When is $#- != $#+ ? When is $-[$i] undef ?

Discussion in 'Perl Misc' started by Irving Kimura, May 22, 2004.

  1. The documentation for @- in perlvar says

    One can use "$#-" to find the last matched subgroup in the last
    successful match. Contrast with $#+, the number of subgroups
    in the regular expression.

    ....which suggests that it is possible for $#- and $#+ to be different,
    but I have not been able to produce an example in which they are
    actually different. In fact, later in the documentation for @-,
    perlvar says

    After a match against some variable $var:

    $` is the same as "substr($var, 0, $-[0])"
    $& is the same as "substr($var, $-[0], $+[0] - $-[0])"
    $' is the same as "substr($var, $+[0])"
    $1 is the same as "substr($var, $-[1], $+[1] - $-[1])"
    $2 is the same as "substr($var, $-[2], $+[2] - $-[2])"
    $3 is the same as "substr $var, $-[3], $+[3] - $-[3])"

    ....which implies that $-[n] is defined if and only if $+[n] is
    defined, meaning that $#- and $#+ should always be equal. What
    gives?

    In addition, the above quote suggests that all elements of @- are
    defined (if some element of @- were undefined, the corresponding
    substr expression would be nonsensical), but the docs say that
    there are cases in which some elements of @- are undefined. Although
    I've managed to come up with examples in which, for some n, $-[n]
    and $+[n] are equal (implying an "empty submatch"), I have not been
    able to produce an example in which @- has undefined elements.

    But more important than an example is the answer to this question:
    which regexps can produce empty submatches (both $-[n] and $+[n]
    are defined and equal), and which can produce "undefined" ones
    (both $-[n] and $+[n] are undefined)? Can the same parenthesized
    group in a regexp produce either an empty submatch or an undefined
    one depending on the input string?

    Thanks!

    Irv
     
    Irving Kimura, May 22, 2004
    #1
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  2. Irving Kimura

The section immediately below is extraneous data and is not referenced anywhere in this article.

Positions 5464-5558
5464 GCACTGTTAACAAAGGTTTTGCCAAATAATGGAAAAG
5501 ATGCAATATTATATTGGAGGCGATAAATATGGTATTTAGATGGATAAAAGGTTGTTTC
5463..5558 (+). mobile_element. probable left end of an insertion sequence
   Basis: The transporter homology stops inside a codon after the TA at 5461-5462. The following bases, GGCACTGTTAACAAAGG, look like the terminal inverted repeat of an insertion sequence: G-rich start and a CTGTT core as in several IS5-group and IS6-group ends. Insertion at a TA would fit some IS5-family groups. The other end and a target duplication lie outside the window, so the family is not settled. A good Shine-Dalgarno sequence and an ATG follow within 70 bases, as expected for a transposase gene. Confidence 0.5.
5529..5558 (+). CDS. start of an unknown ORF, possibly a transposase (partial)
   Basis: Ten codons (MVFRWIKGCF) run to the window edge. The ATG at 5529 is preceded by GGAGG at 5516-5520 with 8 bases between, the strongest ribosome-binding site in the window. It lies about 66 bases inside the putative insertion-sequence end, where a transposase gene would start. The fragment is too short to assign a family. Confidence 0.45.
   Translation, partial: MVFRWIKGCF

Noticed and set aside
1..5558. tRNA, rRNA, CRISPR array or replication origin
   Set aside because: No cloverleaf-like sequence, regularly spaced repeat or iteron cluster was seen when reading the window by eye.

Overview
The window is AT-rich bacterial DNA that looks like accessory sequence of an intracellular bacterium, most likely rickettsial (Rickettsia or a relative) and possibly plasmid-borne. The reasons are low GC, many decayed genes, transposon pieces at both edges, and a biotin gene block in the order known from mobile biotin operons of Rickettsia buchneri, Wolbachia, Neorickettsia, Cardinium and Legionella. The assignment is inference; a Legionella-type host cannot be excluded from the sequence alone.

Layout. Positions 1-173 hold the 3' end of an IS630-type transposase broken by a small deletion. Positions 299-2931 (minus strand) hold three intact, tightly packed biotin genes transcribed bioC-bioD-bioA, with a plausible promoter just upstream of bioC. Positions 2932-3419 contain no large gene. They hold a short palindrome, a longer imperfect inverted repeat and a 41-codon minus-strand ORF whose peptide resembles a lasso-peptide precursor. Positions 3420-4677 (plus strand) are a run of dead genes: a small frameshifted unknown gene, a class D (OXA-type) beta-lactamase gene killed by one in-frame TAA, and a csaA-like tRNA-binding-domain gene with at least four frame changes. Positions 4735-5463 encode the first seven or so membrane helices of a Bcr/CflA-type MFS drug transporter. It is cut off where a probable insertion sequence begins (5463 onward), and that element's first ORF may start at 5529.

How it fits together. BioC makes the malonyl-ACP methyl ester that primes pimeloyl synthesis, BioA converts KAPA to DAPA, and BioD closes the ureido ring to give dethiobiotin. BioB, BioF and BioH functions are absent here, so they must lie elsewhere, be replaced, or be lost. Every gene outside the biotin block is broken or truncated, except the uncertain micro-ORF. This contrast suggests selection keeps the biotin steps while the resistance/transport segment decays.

Lukas Mai Guest

    Irving Kimura schrob:
    > The documentation for @- in perlvar says


    > One can use "$#-" to find the last matched subgroup in the last
    > successful match. Contrast with $#+, the number of subgroups
    > in the regular expression.


    > ...which suggests that it is possible for $#- and $#+ to be different,
    > but I have not been able to produce an example in which they are
    > actually different.

    [...]

    Here's an example where they're different:
    $ perl -wle '"a" =~ /a|(x)/; print "$#- $#+"'
    0 1

    And here's an example with undefined elements in @-:
    $ perl -MData::Dumper -we '"x" =~ /(a)|(x)|(b)/; print "$#- $#+\n", Dumper(\@-, \@+)'
    2 3
    $VAR1 = [
    '0',
    undef,
    '0'
    ];
    $VAR2 = [
    '1',
    undef,
    '1',
    undef
    ];

    HTH, Lukas
    --
    perl -eval "-MPerlIO=via;printf'Just another Perl hacker%c '=>44"
     
    Lukas Mai, May 22, 2004
    #2
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  3. Irving Kimura

    Ben Morrow Guest

    Quoth Irving Kimura <>:
    > In fact, later in the documentation for @-,
    > perlvar says

    <schtuff>
    > ...which implies that $-[n] is defined if and only if $+[n] is
    > defined, meaning that $#- and $#+ should always be equal. What gives?
    >

    <snip>
    > I have not been able to produce an example in which @- has undefined
    > elements.


    A paren group which matches the empty string produces equal elements of
    @+ and @-. A paren group which is not matched at all produces undefined
    elements, or in the case of final elements of @-, no element at all.

    Consider

    $ perl -le'"foo" =~ /(bar)|fo()o|(baz)/;
    print join ",", map { defined $_ ? $_ : "(undef)" } @-, ":", @+'
    0,(undef),2,:,3,(undef),2,(undef)

    .. I think that's got all the cases... :)

    Ben

    --
    If I were a butterfly I'd live for a day, / I would be free, just blowing away.
    This cruel country has driven me down / Teased me and lied, teased me and lied.
    I've only sad stories to tell to this town: / My dreams have withered and died.
    (Kate Rusby)
     
    Ben Morrow, May 22, 2004
    #3
  4. Irving Kimura

    Jay Tilton Guest

    Irving Kimura <> wrote:

    : The documentation for @- in perlvar says
    :
    : One can use "$#-" to find the last matched subgroup in the last
    : successful match. Contrast with $#+, the number of subgroups
    : in the regular expression.
    :
    : ...which suggests that it is possible for $#- and $#+ to be different,
    : but I have not been able to produce an example in which they are
    : actually different.

    [...]

    : the docs say that
    : there are cases in which some elements of @- are undefined. Although
    : I've managed to come up with examples in which, for some n, $-[n]
    : and $+[n] are equal (implying an "empty submatch"), I have not been
    : able to produce an example in which @- has undefined elements.

    An example that demonstrates both phenomena:

    #!perl
    use Data::Dumper;
    'foo' =~ /(x)|(foo)|(y)/;
    print Dumper \@-, \@+;

    outputs:

    $VAR1 = [
    '0',
    undef,
    '0'
    ];
    $VAR2 = [
    '3',
    undef,
    '3',
    undef
    ];
     
    Jay Tilton, May 22, 2004
    #4
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